Waters had just arrived back from Haiti and spoke passionately about the need to reform USAID procurement procedures on the ground. We discussed the need to create a shared vision between donor and recipient, disbursement of aid through national and indigenous institutions, and investment in people that increases competence beyond applying for more aid.

I observed that USAID vendors represent an oligopoly; that the U.S. government procurement processes destroy innovation; that contracts should be untied to American suppliers and focused on local and regional suppliers; and that vendors should be punished for poor performance and rewarded for superior performance. This avoids the exaggerated claims, the "over-responsibility" inside the proposal, the blaming and excuses, and the "under-responsibility" over pitiable outcomes. Consistently poor performers should be forced by competitive global market forces to leave the industry.

Nancy Birdsall, the founder of the Center for Global Development, and one of America's most practical development economists, asked if the sub-committee might consider suspending the rules around the procurement of services for Haiti, just to get things done, just to see if a new approach might work.

Platitudes for the Latitudes

I wanted to learn more, so I attended the United Nations' Haiti Donor Conference in New York City. The United Nations building--with its fifties décor, broken floor tiles, leaks, and transient residents--sparked an image of the world's largest guest bathroom in need of a renovation. The leaders of the United Nations, the Multi-lateral banks, the European Union, Bill and Hillary Clinton, and President Preval of Haiti, all spoke. They were unanimous on the themes. We need to invest in shelter, education, rural development, women's rights, and debt reduction.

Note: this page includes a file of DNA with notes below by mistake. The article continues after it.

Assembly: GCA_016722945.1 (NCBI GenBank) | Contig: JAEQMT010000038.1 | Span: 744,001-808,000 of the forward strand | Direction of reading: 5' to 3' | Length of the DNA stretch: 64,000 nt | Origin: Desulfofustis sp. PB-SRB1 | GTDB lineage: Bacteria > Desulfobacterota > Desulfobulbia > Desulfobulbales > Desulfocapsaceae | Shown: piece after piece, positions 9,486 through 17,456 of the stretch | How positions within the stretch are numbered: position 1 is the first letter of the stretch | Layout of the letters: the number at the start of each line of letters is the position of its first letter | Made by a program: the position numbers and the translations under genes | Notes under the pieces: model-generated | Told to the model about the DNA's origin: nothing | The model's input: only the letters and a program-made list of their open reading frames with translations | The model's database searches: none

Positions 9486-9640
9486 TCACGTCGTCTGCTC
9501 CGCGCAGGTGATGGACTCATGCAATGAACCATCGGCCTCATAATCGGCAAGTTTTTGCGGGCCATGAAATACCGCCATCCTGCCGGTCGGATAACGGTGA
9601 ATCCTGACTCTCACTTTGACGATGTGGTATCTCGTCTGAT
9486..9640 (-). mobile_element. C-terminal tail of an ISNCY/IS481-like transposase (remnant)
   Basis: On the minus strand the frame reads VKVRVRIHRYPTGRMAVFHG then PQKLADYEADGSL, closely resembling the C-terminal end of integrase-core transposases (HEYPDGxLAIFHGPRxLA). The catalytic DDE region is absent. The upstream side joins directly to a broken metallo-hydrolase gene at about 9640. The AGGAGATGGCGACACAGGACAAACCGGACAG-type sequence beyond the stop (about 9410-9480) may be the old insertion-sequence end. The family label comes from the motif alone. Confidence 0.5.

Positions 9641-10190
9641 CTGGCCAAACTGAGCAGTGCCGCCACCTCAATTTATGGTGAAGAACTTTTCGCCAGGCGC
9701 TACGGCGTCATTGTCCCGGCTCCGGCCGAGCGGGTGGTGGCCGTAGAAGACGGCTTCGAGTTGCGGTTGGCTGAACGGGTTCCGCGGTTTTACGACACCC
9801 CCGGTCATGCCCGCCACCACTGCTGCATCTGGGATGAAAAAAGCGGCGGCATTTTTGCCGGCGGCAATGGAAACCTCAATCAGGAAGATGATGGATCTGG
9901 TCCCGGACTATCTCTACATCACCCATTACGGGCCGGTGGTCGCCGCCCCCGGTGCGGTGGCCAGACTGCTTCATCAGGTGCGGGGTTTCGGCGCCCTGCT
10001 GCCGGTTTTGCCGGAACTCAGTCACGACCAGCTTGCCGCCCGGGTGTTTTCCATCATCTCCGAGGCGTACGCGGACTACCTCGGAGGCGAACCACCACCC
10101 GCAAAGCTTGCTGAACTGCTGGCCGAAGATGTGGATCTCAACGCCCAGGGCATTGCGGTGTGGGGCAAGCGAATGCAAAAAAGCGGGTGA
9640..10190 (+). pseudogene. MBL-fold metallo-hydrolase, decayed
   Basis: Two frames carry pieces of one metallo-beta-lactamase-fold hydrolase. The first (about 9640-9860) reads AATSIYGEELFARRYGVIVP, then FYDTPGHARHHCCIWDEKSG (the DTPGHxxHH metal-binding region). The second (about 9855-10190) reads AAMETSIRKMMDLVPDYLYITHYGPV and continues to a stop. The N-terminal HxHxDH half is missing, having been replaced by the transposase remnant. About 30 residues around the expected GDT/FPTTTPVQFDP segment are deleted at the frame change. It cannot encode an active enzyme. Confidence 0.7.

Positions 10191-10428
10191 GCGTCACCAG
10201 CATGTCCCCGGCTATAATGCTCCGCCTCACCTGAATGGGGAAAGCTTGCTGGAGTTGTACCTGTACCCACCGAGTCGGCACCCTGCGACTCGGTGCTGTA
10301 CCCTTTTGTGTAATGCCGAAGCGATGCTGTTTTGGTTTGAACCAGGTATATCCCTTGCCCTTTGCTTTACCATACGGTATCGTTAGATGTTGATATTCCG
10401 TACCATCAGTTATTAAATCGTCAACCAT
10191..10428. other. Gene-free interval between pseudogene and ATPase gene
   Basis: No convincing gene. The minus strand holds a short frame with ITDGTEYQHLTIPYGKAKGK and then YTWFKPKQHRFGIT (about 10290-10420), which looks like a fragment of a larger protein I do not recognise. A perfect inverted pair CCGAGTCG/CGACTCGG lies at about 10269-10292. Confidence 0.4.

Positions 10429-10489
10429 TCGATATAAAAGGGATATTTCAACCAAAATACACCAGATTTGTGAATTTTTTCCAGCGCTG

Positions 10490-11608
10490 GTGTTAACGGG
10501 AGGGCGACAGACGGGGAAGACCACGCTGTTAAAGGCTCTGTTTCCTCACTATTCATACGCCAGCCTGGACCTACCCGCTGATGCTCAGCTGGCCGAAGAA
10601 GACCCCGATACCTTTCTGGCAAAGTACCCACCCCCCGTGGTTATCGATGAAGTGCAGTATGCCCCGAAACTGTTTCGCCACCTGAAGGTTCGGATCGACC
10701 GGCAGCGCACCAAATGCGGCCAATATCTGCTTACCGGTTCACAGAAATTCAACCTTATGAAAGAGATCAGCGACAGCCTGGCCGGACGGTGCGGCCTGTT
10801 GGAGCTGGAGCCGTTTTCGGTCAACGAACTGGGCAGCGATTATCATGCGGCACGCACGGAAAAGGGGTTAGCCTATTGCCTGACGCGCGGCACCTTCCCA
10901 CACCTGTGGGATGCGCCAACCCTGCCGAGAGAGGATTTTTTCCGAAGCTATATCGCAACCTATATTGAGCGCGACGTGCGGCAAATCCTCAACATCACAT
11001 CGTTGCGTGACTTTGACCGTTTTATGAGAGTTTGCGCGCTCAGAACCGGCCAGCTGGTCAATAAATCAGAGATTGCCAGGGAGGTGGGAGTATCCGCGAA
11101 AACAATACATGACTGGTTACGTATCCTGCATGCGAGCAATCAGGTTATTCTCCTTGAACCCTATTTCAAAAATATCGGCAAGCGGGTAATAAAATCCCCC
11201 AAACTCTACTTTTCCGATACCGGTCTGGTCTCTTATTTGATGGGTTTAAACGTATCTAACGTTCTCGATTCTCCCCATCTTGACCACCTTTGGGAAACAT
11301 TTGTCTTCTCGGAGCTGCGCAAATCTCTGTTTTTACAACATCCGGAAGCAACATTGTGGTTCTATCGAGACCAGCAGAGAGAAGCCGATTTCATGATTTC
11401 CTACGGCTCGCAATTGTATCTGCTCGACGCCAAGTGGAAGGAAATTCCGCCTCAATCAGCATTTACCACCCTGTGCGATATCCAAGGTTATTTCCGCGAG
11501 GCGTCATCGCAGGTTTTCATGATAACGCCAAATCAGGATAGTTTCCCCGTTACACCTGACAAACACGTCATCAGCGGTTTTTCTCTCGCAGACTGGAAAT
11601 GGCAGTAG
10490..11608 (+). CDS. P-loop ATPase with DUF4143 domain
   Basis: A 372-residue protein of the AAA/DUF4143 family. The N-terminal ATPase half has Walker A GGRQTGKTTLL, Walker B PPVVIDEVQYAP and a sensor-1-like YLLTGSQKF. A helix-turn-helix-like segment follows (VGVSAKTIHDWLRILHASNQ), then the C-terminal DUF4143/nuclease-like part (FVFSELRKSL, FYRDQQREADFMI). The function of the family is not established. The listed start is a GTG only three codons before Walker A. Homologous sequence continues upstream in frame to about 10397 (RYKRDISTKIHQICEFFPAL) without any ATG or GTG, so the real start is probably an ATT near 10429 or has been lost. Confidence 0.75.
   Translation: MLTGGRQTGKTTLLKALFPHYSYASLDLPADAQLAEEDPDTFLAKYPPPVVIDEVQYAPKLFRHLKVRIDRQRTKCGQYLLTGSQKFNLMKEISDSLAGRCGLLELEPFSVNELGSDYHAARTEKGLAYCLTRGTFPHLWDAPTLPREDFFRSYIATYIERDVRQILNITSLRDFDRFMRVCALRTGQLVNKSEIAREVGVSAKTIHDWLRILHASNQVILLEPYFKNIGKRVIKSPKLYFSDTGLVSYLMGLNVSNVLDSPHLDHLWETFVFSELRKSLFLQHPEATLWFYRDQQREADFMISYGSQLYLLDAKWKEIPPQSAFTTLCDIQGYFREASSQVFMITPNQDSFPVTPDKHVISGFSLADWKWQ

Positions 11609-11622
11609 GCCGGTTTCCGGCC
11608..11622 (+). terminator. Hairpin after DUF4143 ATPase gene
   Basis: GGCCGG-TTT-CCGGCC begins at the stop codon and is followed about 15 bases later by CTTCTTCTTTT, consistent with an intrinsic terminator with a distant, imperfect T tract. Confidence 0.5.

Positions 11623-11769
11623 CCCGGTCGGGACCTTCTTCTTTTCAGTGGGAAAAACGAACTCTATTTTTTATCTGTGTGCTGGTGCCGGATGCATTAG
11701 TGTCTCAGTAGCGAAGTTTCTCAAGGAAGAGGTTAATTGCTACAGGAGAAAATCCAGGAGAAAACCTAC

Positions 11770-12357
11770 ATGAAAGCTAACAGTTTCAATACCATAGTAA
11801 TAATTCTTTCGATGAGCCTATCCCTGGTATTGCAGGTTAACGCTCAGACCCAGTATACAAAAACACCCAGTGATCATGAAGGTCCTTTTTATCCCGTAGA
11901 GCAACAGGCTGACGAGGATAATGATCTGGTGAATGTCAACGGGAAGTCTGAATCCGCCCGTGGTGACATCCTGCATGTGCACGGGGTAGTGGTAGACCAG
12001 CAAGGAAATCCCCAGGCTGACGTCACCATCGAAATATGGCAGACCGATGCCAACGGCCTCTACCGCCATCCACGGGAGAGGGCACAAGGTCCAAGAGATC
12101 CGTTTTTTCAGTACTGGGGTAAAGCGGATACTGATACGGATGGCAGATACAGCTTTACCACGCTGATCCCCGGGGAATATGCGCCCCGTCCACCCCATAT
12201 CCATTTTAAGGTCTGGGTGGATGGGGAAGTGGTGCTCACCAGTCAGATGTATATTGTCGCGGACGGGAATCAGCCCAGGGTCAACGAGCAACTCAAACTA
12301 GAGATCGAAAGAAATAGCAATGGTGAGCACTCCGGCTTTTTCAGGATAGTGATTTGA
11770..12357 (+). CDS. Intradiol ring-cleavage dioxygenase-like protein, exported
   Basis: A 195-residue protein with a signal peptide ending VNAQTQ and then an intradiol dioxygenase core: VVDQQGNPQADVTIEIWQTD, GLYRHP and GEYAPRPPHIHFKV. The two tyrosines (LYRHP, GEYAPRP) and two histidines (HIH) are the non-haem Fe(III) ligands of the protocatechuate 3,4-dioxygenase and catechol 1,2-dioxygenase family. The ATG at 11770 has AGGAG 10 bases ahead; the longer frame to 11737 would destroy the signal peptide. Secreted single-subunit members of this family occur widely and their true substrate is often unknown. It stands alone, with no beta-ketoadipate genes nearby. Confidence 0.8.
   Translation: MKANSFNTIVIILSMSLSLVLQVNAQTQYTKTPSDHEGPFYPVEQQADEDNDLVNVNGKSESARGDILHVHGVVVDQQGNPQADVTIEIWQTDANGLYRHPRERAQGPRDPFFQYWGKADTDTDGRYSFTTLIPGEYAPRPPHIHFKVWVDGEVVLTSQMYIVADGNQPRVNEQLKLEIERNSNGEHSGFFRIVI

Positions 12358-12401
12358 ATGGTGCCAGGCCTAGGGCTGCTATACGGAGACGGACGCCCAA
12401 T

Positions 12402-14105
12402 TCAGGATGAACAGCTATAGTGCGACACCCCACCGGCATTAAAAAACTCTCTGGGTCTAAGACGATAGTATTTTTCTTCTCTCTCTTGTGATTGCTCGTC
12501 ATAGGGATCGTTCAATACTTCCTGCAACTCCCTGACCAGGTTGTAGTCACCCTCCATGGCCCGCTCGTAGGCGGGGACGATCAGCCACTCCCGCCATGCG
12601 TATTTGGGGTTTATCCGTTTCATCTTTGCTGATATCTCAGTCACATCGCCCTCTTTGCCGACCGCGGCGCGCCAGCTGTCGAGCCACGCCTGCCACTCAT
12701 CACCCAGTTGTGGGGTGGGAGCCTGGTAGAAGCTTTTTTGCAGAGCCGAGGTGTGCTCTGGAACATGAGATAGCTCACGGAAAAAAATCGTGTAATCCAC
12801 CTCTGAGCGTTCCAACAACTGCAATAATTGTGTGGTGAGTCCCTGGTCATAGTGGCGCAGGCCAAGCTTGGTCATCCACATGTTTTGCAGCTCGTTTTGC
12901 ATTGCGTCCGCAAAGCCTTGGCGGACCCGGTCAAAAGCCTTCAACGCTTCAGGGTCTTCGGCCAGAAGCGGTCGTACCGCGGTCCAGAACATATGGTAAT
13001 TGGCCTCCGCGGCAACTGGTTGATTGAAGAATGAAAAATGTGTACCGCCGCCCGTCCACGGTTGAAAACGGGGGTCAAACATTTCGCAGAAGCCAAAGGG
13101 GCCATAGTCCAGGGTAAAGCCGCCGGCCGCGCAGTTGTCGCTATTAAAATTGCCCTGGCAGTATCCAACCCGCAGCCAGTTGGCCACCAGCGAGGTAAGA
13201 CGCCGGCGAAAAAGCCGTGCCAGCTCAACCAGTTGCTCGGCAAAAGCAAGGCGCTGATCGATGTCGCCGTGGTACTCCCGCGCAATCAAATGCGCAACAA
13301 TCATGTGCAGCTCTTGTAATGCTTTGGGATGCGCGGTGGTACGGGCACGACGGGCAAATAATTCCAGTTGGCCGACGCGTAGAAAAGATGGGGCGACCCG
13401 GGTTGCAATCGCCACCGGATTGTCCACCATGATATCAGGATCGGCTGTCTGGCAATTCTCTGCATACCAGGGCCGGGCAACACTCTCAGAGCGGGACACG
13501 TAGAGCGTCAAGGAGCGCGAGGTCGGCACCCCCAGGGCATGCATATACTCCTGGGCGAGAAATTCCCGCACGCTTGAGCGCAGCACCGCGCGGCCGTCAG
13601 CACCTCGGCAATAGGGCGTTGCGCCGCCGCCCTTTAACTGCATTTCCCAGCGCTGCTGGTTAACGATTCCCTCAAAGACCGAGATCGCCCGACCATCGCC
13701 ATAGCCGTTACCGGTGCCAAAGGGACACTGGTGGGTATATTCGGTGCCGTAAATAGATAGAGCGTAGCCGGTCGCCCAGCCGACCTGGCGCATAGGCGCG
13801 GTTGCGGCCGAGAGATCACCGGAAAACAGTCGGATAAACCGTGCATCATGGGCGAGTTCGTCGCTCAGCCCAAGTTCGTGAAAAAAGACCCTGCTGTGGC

There were also the north-to-south platitudes: vague, politically correct truisms with no teeth to bite. "We need Haiti to succeed." "Build the engines for progress and prosperity." "We cannot accept business as usual." "We have great confidence in the resilience of the Haitian people." "It is tempting to fall back on old habits." And, the requisite, "It is essential that Haiti take ownership in the rebuilding effort."

There were a few exceptions. World Bank president, Bob Zoellick, called for all the donors to provide budget support for the Haitian government. IDB head Luis Alberto Moreno, perhaps the greatest reformer in the room, presented a vision for "a 21st century Haiti" that focused on specialized infrastructure, services, and governance. He mentioned the IDB's more nimble arm, the Multilateral Investment Fund's recent state-of-the-art investment in Fonkoze, an alternative bank for the poor.

The President of the National Chamber of Commerce and Industry of Haiti, Reginald Boulos, a third generation Lebanese-Haitian, medical doctor and successful entrepreneur, represented the Haitian private sector. He said, "For the first time in the history of Haiti, a unified and inclusive private sector, ... has decided to break with the past and formulate a shared vision and roadmap for the sustainable development of Haiti." The room, filled with hundreds of donors and diplomats, fell quiet.